Welcome back to all you asset management digital marketers out on spring break last week! Here’s hoping your re-entry is easy and crisis-free.
To help you catch up, here’s a briefing on five items that you may have missed if you spent last week at a theme park.
#1 Social Media And Financial Advisors’ Immediate Plans
Another week, another survey that touches on financial advisors and social media. Given the attention I paid here and on the AdvisorTweets blog to the American Century survey, I'm honor-bound to call your attention to the Rydex|SGI AdvisorBenchmarking Advisor Confidence Index survey results.
Advisor confidence sank again in March, according to the headline of the research released Tuesday. But tucked in at the end of the press release was Rydex finding that “Most advisors—59%—have no plans to include social media as part of their practices in the next 12 months.” That report based on the sentiments of 150 independent registered investment advisors (RIAs) paints a less imminent adoption rate than has been suggested by the recent American Century or kasina research.
#2 Asset Manager Infographics
I don’t know when these infographics were first published but I learned about the Pensions & Investments chart depicting the growth of employees at U.S. public money managers from an @everydtenacity tweet Friday. After looking around PIonline.com, I spotted the asset manager growth in assets under management (AUM) graph. These screenshots don’t do them justice—you really have to go to the site and interact with the graphs—look at just one firm or select your own to compare.
These charts don’t represent any added transparency on the part of asset management firms. Rather, they visualize data contained in public filings.
Publishers are committing resources to infographic development because infographics engage readers, and their interactivity may extend time spent on a site, which helps online advertisers looking for exposure.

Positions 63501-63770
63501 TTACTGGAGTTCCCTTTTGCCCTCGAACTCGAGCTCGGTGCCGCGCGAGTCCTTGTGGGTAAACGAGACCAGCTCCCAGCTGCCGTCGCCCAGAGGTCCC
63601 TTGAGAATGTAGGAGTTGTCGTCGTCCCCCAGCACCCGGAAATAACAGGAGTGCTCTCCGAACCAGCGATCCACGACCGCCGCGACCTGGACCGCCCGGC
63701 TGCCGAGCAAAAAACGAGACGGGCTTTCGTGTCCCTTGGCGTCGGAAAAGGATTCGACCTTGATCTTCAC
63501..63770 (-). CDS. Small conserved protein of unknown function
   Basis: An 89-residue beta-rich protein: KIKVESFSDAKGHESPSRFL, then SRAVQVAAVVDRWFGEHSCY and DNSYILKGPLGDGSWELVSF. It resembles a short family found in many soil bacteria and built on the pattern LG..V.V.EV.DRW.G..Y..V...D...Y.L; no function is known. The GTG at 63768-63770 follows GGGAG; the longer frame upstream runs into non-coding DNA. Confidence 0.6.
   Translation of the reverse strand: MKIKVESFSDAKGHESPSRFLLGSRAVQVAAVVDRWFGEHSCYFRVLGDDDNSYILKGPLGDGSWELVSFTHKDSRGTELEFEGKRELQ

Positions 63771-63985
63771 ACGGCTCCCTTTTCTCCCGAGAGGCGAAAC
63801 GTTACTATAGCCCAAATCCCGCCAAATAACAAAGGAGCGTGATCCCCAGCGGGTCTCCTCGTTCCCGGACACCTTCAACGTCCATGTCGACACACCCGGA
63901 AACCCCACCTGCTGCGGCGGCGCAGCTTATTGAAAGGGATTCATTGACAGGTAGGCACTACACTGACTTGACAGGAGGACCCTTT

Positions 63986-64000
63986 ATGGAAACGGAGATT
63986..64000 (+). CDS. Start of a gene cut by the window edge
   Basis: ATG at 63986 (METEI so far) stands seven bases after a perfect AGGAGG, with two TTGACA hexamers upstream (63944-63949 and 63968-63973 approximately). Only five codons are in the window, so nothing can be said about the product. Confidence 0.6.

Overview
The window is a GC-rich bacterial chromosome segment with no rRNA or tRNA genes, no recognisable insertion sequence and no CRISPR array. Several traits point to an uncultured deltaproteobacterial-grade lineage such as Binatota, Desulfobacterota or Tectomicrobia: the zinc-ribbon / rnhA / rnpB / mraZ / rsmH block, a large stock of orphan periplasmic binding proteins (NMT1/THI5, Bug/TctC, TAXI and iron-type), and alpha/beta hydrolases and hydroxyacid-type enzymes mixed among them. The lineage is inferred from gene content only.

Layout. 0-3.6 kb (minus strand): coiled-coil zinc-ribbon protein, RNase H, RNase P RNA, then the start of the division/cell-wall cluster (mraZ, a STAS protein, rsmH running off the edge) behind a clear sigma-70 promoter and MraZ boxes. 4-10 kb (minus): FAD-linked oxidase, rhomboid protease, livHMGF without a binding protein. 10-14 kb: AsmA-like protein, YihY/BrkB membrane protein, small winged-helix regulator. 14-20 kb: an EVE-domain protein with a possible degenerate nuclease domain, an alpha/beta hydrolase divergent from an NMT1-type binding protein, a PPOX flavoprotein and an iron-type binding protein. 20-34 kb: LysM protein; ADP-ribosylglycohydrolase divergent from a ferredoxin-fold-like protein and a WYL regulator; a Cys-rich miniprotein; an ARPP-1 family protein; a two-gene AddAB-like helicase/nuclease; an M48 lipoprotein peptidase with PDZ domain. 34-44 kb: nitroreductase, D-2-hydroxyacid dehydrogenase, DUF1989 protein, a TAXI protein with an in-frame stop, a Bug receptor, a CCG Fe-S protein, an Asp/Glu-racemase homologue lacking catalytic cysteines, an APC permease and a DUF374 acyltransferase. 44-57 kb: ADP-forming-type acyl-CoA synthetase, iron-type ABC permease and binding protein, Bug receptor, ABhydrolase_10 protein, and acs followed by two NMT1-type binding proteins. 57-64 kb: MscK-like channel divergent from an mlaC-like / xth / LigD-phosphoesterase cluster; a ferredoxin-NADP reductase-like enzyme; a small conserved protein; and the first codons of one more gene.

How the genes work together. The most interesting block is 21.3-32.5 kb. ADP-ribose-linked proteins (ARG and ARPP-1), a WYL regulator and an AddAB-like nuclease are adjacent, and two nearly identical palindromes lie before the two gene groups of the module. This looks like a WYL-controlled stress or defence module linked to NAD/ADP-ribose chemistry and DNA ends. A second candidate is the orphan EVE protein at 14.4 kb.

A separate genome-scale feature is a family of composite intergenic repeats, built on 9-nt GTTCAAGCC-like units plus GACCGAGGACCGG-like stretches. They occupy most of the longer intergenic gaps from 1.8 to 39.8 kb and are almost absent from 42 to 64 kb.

We’re crazy about infographics for this business because of their ability to add meaning to those rows of data tables that mutual fund and exchange-traded fund (ETF) firms routinely publish (see our Visualization-related posts). As we’ve commented a few times, creating content that people value and like to share is increasingly important. Also, see #4 below.
#3 Logo Items Mentioned In The Context of Impropriety?
Asset manager marketing budgets aren’t public, but wouldn’t you love to see an infographic comparing changes in the composition of various asset managers' marketing budgets? I thought of that while reading Saturday’s Wall Street JournalIntelligent Investor column about insider trading. The Jason Zweig article was inspired by the disclosure that a Berkshire Hathaway executive bought nearly $10 million worth of stock in a company (Lubrizol) about a week before he suggested that Berkshire acquire the company.
Most people, Zweig reported, have what’s called an ethical blind spot. “Faced with a potential conflict of interest, you automatically conclude that it couldn't possibly offer any temptation to someone of superior character—like you or those closest to you.”
Zweig provided several examples: doctors that accept high-paying consultancies from a pharmaceutical firm and don’t believe it skews their judgments about which medications to prescribe, Wall Street analysts who accept favors from the companies they follow and… “financial advisers accepting trinkets like tote bags and T-shirts from fund companies.”